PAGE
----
Tuesday, December 22, 2009

Santa Baby 2: Christmas Maybe

Last night my wife was in search of a Christmas movie, a quest that invariably leads her to ABC Family’s “25 Days of Christmas” and often leads me to a different part of the house. However, in this case I decided to stick around and see what the television executives had cooked up for the masses on the last Monday before Christmas. What I witnessed last night was a holiday film so terrible that it might actually qualify as a televised hate crime.

The film in question was Santa Baby: Christmas Maybe (also known as Santa Baby 2) and is the much anticipated follow up to 2006’s Santa Baby. For those of you who were fans of the first film, rest assured that this masterpiece is again helmed by Ron Underwood the man who directed such cinematic cornerstones as The Adventures of Pluto Nash. Jenny McCarthy reprises her role as Mary Class (subtle Ronnie, very subtle….) a successful attorney and the daughter of Santa Clause who finds herself taking over from her aging father in order to save Christmas. Hilarity & hijinks ensue as Mary must deal with sabotage and elf union demands (more sprinkles on the cookies.)

As if I even need to sweeten the deal, her love interest is played by Dean McDermott, Tori Speling’s husband and a man who was given 7th billing in the 2001 TV drama Hysteria: The Def Leppard Story. In all fairness, he does manage to bring surprising gravity to a scene where he interrogates a room full of elves with statements like, “Did anyone actually hear Santa Clause say Teri was in charge!?!”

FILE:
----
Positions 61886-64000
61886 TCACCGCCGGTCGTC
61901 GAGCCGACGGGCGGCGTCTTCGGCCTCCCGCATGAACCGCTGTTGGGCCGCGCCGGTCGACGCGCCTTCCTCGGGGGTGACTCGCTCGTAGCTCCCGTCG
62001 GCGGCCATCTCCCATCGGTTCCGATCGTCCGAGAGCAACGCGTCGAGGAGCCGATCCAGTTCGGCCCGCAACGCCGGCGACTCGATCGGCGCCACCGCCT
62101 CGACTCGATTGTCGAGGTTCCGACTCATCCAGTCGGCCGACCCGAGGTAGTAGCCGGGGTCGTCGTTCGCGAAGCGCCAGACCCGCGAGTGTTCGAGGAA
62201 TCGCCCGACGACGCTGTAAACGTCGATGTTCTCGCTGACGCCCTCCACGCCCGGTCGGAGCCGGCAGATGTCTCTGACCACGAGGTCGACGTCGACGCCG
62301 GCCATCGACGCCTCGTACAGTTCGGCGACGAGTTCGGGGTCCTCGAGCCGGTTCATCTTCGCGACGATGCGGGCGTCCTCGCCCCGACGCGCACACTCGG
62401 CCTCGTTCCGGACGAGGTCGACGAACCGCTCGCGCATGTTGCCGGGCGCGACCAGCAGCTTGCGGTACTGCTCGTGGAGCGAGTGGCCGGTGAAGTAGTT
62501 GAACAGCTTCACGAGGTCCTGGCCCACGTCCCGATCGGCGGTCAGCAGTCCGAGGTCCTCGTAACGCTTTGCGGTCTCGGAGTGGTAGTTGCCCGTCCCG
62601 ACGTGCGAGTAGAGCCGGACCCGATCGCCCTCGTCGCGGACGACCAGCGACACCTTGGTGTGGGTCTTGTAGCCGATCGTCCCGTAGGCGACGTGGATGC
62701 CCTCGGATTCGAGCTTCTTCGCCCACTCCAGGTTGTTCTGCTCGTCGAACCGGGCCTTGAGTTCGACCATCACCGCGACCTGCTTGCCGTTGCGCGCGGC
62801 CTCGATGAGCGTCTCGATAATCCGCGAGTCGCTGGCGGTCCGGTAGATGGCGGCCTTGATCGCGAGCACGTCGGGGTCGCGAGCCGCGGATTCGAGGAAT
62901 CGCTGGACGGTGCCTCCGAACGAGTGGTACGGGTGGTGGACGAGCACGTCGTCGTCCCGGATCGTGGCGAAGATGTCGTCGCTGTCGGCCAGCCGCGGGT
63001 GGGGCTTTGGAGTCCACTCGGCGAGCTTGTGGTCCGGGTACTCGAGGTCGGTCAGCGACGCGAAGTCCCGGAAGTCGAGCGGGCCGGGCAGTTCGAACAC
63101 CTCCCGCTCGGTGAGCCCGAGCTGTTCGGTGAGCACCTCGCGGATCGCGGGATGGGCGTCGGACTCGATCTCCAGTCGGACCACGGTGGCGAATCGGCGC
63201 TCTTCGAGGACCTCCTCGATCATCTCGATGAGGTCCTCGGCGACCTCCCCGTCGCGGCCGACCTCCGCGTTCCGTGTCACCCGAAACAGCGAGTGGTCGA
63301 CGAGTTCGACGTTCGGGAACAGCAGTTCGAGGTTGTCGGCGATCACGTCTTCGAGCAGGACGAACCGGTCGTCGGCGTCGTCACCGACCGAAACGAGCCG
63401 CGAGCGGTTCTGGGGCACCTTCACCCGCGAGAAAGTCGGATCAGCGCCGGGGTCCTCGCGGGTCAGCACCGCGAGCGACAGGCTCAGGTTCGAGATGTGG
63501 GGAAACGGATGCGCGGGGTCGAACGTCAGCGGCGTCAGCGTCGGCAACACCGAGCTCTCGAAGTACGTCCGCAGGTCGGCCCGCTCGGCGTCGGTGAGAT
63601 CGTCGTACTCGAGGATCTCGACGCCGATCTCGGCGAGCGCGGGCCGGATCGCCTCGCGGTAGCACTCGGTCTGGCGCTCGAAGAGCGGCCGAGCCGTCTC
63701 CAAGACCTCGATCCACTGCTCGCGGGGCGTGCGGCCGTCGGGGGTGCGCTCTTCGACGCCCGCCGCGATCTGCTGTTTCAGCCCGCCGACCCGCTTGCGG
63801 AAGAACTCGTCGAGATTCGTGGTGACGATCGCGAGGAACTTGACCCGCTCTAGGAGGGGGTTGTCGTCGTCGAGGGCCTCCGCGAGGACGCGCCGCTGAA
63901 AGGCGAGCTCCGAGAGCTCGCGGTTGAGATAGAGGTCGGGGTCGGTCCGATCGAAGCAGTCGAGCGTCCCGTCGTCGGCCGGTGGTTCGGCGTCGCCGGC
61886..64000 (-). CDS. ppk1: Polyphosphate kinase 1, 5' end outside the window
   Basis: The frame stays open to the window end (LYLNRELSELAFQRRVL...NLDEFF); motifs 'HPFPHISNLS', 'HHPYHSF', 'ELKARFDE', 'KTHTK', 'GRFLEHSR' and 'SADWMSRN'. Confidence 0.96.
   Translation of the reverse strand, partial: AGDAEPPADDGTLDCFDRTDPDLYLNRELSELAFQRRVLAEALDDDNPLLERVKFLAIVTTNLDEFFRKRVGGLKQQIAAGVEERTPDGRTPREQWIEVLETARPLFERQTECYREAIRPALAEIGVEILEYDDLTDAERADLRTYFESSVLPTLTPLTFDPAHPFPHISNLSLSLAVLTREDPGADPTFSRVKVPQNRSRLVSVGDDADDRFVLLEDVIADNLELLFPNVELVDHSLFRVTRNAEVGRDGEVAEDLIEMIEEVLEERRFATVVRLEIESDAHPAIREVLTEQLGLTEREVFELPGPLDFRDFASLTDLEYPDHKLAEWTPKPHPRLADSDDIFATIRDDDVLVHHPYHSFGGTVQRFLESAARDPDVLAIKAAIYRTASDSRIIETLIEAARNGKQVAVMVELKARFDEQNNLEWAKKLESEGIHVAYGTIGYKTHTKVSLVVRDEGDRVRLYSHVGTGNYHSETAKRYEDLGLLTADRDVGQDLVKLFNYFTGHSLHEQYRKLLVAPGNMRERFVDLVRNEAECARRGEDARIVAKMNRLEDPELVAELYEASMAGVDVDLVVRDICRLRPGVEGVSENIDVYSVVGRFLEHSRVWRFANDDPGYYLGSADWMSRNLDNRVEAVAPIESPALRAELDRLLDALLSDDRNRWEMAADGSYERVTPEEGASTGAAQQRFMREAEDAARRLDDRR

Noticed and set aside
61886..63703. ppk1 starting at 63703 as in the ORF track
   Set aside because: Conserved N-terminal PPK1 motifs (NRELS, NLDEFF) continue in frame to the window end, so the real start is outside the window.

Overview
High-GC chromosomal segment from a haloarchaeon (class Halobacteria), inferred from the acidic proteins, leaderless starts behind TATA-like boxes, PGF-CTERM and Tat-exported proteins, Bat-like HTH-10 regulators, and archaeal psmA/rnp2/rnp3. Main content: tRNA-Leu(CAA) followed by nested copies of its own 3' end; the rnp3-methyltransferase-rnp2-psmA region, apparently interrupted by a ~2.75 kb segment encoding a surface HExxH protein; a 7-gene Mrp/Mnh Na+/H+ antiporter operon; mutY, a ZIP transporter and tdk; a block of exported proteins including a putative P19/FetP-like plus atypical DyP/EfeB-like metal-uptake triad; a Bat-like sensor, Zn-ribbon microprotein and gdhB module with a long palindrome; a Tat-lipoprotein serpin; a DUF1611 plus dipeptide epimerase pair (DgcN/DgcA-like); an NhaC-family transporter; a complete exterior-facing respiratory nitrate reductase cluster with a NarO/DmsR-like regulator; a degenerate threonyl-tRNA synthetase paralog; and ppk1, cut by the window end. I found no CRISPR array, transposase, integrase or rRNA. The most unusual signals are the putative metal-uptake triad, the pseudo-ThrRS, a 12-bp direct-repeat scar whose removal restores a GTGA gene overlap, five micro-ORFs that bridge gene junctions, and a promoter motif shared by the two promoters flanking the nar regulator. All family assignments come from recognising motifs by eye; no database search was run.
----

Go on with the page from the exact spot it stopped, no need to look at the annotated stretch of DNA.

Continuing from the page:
The plot reaches a dramatic crescendo when a rouge elf absconds with Santa’s sleigh (recently equipped with military grade rockets) and has to be chased down by Santa on a snowmobile. The rouge elf then holds Santa’s magical toy bag hostage by utilizing an elaborate pulley system that keeps it suspended over a hole in the arctic ice. In a soul-crushing twist, the elf loses her grip on the rope and the magical toy bag meets with a frigid demise. Fortunately, it is revealed later that the real magical toy bag had been swapped for a decoy that contained only peanut butter and jelly sandwiches.

It has been a long time since I have viewed a movie so bad that you can actually see the cast and crew coming to terms with the ends of their careers. Even after laying waste to a cherished Judeo-Christian holiday and the possibility of the Dermott / Spelling household filing as “dual income”, the production team at ABC Family is looking toward the future with upcoming projects like Holiday in Handcuffs 2 and The Other Mall.

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